What happened to us people that we beat each other up on the street. That we treat people like animals who desparetely leave their homeland and force them to live in circumstances even unworthy to animals…

Inhuman

Not only we lost the road, we have lost ourselves. It is a tough time, also for the refugee. They are virtually outlawed now Greece has tightened up the rules so inhumanely.

After all the squads and hotels are cleared, our Isaac from Nigeria, father of Conrad, was picked from the street while coming from his job and thrown into prison. Like hundreds with him. They just want to deport around 20.000 people…

Fear

There was a heavy fight in Samos town the week we arrived. Then the camp went on fire. Hundreds of people lost their tent and lived in fear on the street. We were amongst the people. I touched, listened to their stories and spread them via Facebook. The police arrested us.  An Ngo accused us that we brought their policies in danger. I decided that listening and touching could not be punishable…

Training

As always we are surrounded by beautiful people. Couples from the Arab world with sometimes a fierce history. But mainly by men. Usually blacks.  I decided to give training to men together with Giri. Thank God that I had an intens Africa training in Kenya! No matter how much I love those guys, making appointments is almost impossible…

Patience

We started in a huge mess.  After almost two weeks I dare to say: It starts to look like something. I learned a lot.  Especially patience.  And they learned also something they say…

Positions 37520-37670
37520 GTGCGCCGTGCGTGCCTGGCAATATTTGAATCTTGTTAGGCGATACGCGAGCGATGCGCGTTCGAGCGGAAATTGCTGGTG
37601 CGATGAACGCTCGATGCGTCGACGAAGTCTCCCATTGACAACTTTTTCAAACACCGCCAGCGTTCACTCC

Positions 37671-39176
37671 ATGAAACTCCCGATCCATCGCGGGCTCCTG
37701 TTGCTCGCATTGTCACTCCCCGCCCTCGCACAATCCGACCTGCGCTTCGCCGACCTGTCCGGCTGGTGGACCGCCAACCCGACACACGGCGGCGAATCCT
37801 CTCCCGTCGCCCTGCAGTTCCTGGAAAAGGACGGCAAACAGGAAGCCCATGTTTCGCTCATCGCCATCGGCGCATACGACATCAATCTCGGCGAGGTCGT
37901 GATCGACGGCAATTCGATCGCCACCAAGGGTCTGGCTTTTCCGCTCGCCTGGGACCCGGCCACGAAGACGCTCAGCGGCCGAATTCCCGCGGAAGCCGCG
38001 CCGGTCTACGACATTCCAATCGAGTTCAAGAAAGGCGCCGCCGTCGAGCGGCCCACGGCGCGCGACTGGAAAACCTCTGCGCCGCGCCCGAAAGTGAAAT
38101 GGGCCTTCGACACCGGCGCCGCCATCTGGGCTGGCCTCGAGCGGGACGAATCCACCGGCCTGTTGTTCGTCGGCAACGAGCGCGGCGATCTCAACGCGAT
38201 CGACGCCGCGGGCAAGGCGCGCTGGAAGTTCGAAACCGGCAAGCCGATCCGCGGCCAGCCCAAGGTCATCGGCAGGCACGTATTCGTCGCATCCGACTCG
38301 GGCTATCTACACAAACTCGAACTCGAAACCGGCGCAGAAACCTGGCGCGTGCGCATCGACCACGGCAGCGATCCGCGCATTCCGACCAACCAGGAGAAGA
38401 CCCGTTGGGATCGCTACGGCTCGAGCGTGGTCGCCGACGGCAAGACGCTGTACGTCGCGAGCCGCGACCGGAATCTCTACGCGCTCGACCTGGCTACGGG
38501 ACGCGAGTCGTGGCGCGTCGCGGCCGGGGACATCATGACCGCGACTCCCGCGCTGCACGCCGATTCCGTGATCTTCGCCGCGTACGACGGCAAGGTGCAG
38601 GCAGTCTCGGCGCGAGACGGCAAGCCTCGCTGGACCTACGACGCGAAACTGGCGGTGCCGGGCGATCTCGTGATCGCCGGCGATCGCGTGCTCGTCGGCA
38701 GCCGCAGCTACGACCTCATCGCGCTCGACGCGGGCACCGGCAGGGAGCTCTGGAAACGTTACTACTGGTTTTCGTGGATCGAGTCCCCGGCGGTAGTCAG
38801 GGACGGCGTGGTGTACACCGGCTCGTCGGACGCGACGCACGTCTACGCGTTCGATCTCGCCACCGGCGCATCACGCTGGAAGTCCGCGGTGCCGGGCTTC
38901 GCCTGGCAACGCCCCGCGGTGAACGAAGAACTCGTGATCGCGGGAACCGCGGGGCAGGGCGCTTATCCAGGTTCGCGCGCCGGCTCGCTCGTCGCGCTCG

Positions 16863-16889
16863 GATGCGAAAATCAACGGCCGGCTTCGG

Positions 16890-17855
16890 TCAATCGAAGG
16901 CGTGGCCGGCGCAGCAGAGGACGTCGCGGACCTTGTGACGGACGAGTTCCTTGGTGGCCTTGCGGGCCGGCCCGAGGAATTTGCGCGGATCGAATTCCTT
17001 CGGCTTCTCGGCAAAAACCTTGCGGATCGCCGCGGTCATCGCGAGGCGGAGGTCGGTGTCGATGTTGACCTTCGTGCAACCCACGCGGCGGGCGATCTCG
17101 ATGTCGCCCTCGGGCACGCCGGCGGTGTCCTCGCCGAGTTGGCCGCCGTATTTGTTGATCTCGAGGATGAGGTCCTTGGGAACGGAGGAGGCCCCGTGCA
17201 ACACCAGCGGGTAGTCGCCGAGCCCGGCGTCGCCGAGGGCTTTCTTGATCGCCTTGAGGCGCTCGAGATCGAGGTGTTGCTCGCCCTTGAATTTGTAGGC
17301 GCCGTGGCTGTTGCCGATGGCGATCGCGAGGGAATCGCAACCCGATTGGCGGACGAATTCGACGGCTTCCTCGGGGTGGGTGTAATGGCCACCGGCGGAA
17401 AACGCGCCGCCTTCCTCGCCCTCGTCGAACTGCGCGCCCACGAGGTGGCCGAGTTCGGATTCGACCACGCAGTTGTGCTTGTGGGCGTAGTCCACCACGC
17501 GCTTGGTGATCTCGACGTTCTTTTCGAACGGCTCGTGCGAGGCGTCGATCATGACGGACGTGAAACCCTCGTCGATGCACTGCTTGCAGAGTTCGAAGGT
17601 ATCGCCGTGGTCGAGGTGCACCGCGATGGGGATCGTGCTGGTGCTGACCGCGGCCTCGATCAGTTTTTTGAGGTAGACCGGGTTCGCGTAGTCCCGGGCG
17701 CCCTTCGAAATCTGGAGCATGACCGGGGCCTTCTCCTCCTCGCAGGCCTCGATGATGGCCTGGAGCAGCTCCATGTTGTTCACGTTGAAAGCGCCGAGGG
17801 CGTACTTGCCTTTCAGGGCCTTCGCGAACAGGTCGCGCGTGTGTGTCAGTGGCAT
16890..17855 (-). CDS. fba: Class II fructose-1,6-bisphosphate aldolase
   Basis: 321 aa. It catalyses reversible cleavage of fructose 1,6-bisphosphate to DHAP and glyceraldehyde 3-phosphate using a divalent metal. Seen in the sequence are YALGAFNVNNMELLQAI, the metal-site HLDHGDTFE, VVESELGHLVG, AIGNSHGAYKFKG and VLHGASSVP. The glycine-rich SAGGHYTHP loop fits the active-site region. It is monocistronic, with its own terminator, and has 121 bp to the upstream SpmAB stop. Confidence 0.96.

Caring

Anthony from Ghana: ‘Mom, before I met you I was just thinking to end my life. But now I want to live. Even if they deport me, I know that it is God’s will and I am going to make something good out of it…’

Toure from Togo has been terribly abused. He was a shy animal when we met him. He is flowering and has a beautiful inner world. He is sweet and caring and sings like a nightingale…

Singing

We live outside of Samos town and travel by bus. And by doing this we meet the true heart of the real Greek. We bring them into contact with our friends.  Many appreciate that. They do not dare to show their sympathy openly  because they are afraid of punishment.

One day a week we take a number of these lads into the mountains.  We pay their travel expenses, their food etc. It is a party for all of us.

I feel at home among these beautiful guys.  We dance spontaneously in the restaurant of Katharina at the summit. We sing their traditional songs. And then after hours of climbing and descending we come home and suddenly they are in the badroom where there is no door and all three are praying in our little place as if it always has been that way.

Shining with gratitude, we put them on the bus. I realize that I have become a better person thanks to them…

Education

I am confronting. Also in the course. We talk about vengeance, about homophilia, about traditions. About what is different and what connects us…

I feed them and let myself be fed. In the evening when we walk to the bus we chat with people. I embrace men and women and hug children.  Those who are ignored by the locals enjoy this. Faces break open and a radiant smile is our reward…

Hero’s

Although I sympathize with them, I don’t see anyone as a victim.  Wherever we are in life, no matter how bad it may be, and it cannot be much worse than here: You cannot always influence the outside world.  But your inner world is your own making.

I feel a deep respect for those boys who manage to live their lives in these bizarre circumstances and still set an example for the outside world.

To say it in all simplicity: we can use a bunch of them in Europe and in the Netherlands…

Om Shanti,
Yasmin